Addressing Milwaukee’s budget challenges and public safety concerns along with making sure formerly incarcerated people have resources they need to reenter the community are mayoral candidate Lena Taylor’s main priorities if she becomes the city’s next top leader.

The current Democratic state senator and attorney in a interview said she wants to increase community policing efforts, provide more community resources and economic opportunities to help reduce rising crime. With the city on course for a third record-breaking year of homicides, the 55 year-old from the north side of Milwaukee said she would work with federal and state officials to create more criminal justice system resources and get courts back on track.

“During the pandemic our court system is at least 2-to-4 years behind,” she said. “That’s one of the reasons that you see what happened in Waukesha happen, because people are not going to court and going through the system rapidly.”

In order to address the rise in car thefts, Taylor said she wants to create more programs to redirect kids interested in cars away from stealing them and push them toward skills such as car sales, auto body work and shop class.

“We’re going to have to wrap around our young people in a different way and partner with our schools and partner with our organizations in the community to help give them pathways to empowerment, to work, to skills, to entrepreneurship, to another option other than trouble,” she said.

Taylor also wants to tackle racial disparities, which she says became worse under former Mayor Tom Barrett, by investing in neighborhoods across the city rather than just downtown. Taylor challenged Barrett in 2020, capturing 36.5 percent of the vote.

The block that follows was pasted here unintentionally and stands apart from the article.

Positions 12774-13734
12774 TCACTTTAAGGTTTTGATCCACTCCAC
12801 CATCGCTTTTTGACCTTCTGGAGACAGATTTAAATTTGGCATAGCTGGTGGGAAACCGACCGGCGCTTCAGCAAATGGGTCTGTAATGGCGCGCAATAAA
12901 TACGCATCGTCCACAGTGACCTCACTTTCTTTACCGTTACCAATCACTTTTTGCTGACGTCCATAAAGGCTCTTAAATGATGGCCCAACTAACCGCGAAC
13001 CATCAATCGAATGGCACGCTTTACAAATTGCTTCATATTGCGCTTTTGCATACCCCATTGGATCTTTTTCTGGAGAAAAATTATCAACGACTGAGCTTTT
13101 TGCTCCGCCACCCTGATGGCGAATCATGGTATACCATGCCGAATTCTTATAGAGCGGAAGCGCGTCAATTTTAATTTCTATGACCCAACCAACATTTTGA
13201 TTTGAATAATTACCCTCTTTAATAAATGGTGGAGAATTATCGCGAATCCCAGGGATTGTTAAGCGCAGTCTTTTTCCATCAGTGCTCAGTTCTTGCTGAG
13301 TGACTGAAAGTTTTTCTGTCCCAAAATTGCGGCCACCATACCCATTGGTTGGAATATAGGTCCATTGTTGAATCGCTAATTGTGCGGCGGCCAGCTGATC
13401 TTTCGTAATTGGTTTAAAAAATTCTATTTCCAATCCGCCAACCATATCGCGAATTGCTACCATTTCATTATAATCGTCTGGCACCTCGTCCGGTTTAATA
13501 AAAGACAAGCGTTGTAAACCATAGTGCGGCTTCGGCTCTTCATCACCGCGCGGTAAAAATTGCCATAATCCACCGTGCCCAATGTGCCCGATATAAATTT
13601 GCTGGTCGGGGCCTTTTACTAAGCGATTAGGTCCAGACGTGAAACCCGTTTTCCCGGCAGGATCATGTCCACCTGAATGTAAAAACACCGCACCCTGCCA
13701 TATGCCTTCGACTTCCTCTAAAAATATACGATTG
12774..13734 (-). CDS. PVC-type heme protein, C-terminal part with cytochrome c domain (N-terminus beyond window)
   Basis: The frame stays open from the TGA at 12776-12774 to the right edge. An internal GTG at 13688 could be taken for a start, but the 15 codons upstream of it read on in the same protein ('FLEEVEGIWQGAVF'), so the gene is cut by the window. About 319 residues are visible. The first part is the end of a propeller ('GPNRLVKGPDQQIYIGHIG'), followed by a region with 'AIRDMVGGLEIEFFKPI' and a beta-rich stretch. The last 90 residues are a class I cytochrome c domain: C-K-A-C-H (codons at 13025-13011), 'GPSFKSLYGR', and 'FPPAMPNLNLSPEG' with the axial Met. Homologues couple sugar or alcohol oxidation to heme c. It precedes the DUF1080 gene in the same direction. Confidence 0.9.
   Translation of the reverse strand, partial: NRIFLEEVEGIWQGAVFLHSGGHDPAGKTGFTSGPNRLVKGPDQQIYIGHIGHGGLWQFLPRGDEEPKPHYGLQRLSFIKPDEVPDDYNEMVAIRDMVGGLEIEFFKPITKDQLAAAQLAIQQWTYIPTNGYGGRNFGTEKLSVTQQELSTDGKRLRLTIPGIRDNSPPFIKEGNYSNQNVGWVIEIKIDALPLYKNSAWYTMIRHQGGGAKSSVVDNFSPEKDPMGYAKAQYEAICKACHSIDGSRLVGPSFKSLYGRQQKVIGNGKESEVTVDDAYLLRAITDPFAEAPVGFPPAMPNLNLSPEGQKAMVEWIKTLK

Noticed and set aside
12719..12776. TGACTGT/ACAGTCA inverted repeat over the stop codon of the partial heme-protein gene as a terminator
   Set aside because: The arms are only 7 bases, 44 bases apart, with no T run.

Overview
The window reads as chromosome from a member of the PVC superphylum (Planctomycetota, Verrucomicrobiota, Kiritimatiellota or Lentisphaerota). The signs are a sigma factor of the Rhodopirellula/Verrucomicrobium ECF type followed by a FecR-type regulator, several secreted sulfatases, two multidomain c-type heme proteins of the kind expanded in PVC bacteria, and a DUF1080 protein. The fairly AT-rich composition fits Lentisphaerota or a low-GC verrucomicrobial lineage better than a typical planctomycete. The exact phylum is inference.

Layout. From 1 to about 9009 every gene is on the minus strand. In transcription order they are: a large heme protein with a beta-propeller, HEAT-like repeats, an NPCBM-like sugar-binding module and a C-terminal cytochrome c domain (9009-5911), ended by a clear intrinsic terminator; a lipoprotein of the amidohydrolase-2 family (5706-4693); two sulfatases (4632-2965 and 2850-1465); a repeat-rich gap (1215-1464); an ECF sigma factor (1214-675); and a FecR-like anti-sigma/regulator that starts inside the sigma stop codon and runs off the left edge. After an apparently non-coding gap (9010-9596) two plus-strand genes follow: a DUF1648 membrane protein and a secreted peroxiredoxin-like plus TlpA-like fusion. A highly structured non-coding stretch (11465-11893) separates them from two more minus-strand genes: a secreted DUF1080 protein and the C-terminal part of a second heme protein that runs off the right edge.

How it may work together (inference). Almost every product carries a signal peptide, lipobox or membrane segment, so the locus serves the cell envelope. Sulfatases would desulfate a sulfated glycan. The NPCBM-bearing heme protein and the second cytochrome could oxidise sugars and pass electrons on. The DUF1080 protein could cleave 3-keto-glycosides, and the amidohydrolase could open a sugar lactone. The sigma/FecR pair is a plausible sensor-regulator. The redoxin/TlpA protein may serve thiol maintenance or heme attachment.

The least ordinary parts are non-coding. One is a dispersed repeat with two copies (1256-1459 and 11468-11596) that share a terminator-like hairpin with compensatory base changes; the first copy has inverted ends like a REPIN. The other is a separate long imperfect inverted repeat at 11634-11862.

“The disparities that exist are not just in policing, not just in education, it’s in a wealth of areas,” she said. “So one of the things we’ll have to is make sure we don’t just invest in downtown, but we invest in our neighborhoods, that we invest in areas of our city that are very challenged, so that we can make sure that all tides rise.”

She also said she’s concerned about the city’s street car system costing taxpayers millions while only serving downtown, but she added she’s willing to keep an open mind to see if it could serve more Milwaukeeans.

“I’m also concerned that the ridership is not great,” she said. “I’m also concerned that it really was meant to take people to work, and I’m not really certain how that works. So I have an open mind of being able to look at where we are, but I’m very concerned because our budget restraints don’t put me in a position to feel like we will have $3 million to just put on something that goes around in a circle downtown.”

Listen to the interview here.

See more on the Milwaukee mayoral race at the Milwaukee Mayoral Race page.

Print Friendly, PDF & Email